Yanks go quietly despite DiMaggio's contribution

Yanks go quietly despite DiMaggio's contribution

NEW YORK, May 17, 1941 -- The Yankees can't seem to get out of their own way.

One day after rekindling hope that they'd broken out of an early-season slump, they slid right back into it in a rather listless 3 to 2 loss to the White Sox before a Saturday crowd of 10,272 fans at Yankee Stadium.

The latest setback has them back under the .500 mark at 15-16 and searching for answers and some offense.

Joe DiMaggio's run to 56: Rewriting the record

White Sox starter Johnny Rigney was too much for the Bronx bats to handle on this day. He went the distance, giving up five hits, with only one of those, a Bill Dickey double, going for extra bases. Joe DiMaggio had one of the hits, a single to left field to open the home half of the second inning, and scored a run.

Otherwise, there wasn't much doing for the Yankees, although they did have their share of baserunners, having worked seven walks.

Rigney's effort outclassed the work of Yankees starter Spud Chandler, who scattered nine hits over his nine innings. But sloppy defensive play took away the home hurler's chance for a win.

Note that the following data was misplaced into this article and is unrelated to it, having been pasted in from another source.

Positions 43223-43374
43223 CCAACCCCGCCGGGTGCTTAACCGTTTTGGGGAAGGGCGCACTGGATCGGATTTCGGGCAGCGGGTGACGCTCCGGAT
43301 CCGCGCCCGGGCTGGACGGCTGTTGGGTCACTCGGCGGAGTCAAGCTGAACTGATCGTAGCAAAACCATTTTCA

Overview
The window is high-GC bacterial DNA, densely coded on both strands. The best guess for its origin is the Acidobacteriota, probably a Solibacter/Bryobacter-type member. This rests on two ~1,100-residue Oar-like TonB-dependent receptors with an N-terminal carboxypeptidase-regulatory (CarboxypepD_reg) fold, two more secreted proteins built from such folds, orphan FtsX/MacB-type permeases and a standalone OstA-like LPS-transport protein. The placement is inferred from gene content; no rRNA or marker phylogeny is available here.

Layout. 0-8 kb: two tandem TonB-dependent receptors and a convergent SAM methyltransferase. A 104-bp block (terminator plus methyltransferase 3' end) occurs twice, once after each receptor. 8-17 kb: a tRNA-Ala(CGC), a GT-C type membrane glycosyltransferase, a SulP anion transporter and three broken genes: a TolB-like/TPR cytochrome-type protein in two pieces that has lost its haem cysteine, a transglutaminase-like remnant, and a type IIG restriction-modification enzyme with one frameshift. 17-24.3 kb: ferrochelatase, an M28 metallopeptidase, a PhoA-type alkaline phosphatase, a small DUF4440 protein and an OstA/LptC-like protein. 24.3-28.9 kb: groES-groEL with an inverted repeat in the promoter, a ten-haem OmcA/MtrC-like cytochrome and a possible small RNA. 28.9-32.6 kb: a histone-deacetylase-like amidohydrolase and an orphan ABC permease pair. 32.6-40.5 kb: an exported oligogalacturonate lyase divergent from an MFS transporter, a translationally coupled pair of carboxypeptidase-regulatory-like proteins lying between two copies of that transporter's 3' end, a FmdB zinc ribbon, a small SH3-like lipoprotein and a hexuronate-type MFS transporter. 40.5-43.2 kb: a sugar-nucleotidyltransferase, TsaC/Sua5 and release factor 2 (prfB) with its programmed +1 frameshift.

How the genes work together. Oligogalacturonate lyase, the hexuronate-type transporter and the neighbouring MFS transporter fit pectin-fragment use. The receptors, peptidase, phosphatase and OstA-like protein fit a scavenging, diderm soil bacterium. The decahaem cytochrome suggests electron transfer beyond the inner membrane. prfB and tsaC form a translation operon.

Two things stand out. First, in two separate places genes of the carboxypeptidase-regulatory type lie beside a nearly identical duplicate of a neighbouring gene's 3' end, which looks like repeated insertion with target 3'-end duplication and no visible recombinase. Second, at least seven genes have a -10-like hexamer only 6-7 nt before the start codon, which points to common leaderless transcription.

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The White Sox were up, 2-1, heading into the ninth. They took advantage of a fielding error by New York second baseman Joe Gordon to take a two-run lead.

That gave the Yankees too much work to do in the bottom of that frame, although they did rally for a run on a Buddy Rosar sacrifice fly.

On May 15, 1941, Joe DiMaggio began his legendary 56-game hitting streak. In celebration of the 75th anniversary of that seemingly unbreakable record, we'll be doing a day-by-day account of the momentous feat.

Doug Miller is a reporter for MLB.com. Follow him on Twitter @DougMillerMLB. This story was not subject to the approval of Major League Baseball or its clubs.